Luther Burbank - IMMORTALITY - Part One


   In no phase of his religious belief is Luther Burbank less understood and more inaccurately reported than that pertaining to the subject of personal immortality. His persistent silence in the midst of the angry controversy resulting from his public "Challenge to Thought" exaggerated the misunderstanding. It revealed a striking contrast between the man and his critics. While Luther Burbank was laying stress on the power of religious belief in molding human conduct and developing the more abundant life here and now, his critics were chiefly concerned in demanding from him a statement that would throw light on his personal attitude toward belief in a future state. It so happened about that time that a statement by Henry Ford on the doctrine of reincarnation was published by the daily papers, and widely exploited from the pulpits of the land. A reporter, whose spirit of enterprise exceeded his religious knowledge or accuracy of expression, was responsible for an article in which Burbank was made the victim of gross misquotation relative to that doctrine. We were constant companions in those days, and I am in a position to affirm that Burbank had strictly adhered to the unbroken silence that marked his attitude throughout. Now this negative position on his part was a stand true to type. His Scotch-English ancestry, accentuated by his New England birth and training, helps to explain the habitual reserve that formed a striking trait in his character. He had to be driven into the open. Often he asserted, in my presence, that his right to his personal belief was sacred, and not subject to the blatant challenge of fiery and obtrusive religionists. When they publicly interpreted his silence as conclusive evidence of his "atheistic tendencies," he realized the nature of the influences that were arrayed against him. As a matter of fact, Burbank seldom discussed the subject, and then only in the presence of his closest friends.

   This silence on the part of Burbank had a deeper source. He did not hesitate to affirm that the subject of immortality occupied a secondary place in his religious beliefs. My first prolonged conversation with him on that subject took place during a trip in 1913 through the Northwest and British Columbia, when we were close companions. He was then in his sixtyfourth year, in splendid physical and mental form, and refreshingly wholesome in his outlook upon life. He was delightfully frank with me, expressing his opinions and convictions with freedom, as he discussed the many honest doubts that confronted him in striving to answer that vital question, as old as the book of Job: "If a man die, shall he live again?"

   One day I recall having read quite slowly to him a striking passage from the "Conclusions" by William James in his Varieties of Religious Experience, as follows:

   “Religion, in fact, for the great majority of our race means Immortality, and nothing else. God is the producer of Immortality; and whoever has doubts of Immortality is written down as an atheist without farther trial. I have said nothing in my lectures [the Gifford Lectures] about Immortality or the beliefs therein, for to me it seems a secondary point. If our ideas are only cared for in "Eternity," I do not see why we might not be willing to resign their care to other hands than ours.”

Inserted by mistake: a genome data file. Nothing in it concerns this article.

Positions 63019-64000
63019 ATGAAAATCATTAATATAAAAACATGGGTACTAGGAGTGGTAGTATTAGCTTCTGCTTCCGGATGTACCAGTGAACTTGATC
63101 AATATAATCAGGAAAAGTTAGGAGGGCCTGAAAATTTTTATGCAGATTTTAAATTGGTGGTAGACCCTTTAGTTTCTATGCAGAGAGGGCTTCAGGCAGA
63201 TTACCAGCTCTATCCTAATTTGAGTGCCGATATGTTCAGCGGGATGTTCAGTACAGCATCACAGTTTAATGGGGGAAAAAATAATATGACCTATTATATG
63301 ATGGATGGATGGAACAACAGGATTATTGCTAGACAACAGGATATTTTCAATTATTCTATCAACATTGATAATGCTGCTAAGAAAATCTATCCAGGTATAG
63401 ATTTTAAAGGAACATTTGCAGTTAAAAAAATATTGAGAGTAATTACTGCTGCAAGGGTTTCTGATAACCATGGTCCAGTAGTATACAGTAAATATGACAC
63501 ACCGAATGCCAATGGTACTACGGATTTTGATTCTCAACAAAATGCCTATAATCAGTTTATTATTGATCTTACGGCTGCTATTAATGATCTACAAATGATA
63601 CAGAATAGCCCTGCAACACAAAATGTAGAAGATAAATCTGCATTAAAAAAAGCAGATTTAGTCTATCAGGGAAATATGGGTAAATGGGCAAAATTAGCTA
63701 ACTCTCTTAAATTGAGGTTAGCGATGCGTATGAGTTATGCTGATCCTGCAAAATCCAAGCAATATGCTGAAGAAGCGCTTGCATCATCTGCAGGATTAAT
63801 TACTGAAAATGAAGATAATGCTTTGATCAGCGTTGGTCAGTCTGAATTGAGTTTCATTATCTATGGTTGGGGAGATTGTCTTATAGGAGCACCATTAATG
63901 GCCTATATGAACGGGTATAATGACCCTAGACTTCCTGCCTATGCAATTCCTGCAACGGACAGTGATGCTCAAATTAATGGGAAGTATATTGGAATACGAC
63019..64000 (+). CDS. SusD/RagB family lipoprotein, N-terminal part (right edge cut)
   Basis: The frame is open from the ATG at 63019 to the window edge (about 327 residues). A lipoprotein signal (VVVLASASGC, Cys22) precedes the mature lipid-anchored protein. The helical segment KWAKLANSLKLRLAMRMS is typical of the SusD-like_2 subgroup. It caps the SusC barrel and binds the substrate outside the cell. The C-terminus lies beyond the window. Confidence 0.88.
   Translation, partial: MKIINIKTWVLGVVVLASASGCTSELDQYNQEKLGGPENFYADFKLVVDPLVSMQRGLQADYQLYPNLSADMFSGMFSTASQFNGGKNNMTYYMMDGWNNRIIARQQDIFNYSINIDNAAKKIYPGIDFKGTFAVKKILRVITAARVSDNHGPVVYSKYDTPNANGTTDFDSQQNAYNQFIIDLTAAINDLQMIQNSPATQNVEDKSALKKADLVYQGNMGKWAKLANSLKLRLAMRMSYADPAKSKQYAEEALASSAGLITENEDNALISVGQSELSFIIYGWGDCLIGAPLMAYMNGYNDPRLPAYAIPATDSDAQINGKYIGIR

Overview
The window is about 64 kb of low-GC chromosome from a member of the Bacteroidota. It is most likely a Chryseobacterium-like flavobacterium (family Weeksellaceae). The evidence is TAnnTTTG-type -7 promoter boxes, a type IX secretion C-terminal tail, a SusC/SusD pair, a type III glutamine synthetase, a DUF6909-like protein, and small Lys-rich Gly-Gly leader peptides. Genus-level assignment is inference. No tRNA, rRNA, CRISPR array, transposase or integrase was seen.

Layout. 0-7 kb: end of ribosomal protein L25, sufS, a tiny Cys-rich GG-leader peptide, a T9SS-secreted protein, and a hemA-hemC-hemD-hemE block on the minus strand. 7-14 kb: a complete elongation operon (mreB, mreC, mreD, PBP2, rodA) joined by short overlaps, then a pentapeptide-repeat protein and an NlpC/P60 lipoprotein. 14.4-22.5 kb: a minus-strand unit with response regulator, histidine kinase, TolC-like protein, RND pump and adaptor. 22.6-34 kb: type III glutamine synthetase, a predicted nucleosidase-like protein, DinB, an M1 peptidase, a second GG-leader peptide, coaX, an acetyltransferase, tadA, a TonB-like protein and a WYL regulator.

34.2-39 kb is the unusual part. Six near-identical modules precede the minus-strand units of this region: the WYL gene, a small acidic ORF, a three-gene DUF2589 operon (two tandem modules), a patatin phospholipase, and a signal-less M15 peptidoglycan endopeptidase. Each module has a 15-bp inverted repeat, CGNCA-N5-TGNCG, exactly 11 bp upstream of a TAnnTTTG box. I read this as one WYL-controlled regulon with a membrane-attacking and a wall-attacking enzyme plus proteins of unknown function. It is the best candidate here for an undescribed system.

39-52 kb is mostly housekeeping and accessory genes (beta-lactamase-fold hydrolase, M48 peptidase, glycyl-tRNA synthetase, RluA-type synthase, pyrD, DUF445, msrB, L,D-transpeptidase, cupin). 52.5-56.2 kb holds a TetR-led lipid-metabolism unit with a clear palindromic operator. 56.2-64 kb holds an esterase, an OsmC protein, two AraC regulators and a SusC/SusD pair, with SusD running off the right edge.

The moment I had finished reading, Burbank spoke with a force of conviction that left a deep impression in my life, because he was so unlike the great mass of believers with whom I came in contact in the course of my ministry. He said:

  "Yes, my dear friend, Professor James has shown remarkable discernment in his position relative to personal immortality, and it is in perfect harmony with both fact and reason. The true goal is missed by the multitude of religionists, because of the abnormal degree of their self-interest. They seem to be blind or indifferent to the fact that our chief concern is life, precious life, here and now. This life is the great adventure. It is the immortal present. To love, even as God would have us love; to be true, for truth's sake; to do, for humanity's sake; to suffer, for duty's sake; to live in the ever-conscious sanctity of life, to plunge into its floodtide, inspired and fortified by those ideals, and take the chance boldly and without concern as to the realities of a future heaven or a future hell, that's LIVING! What shall a man give in exchange for such a life!"

   Only in the light of the foregoing facts may we hope adequately to appreciate Burbank's intimate sentiments on the subject of immortality that follow. They open out a vision of universal interest. Nor must it be forgotten that they reveal in a very vital sense the basic qualities of the man. Of all men whose religious beliefs have come under my personal study during long years of ministry, no man appealed to me whose attitude toward the subject of personal immortality was marked by a greater desire to eliminate all consideration of self-interest.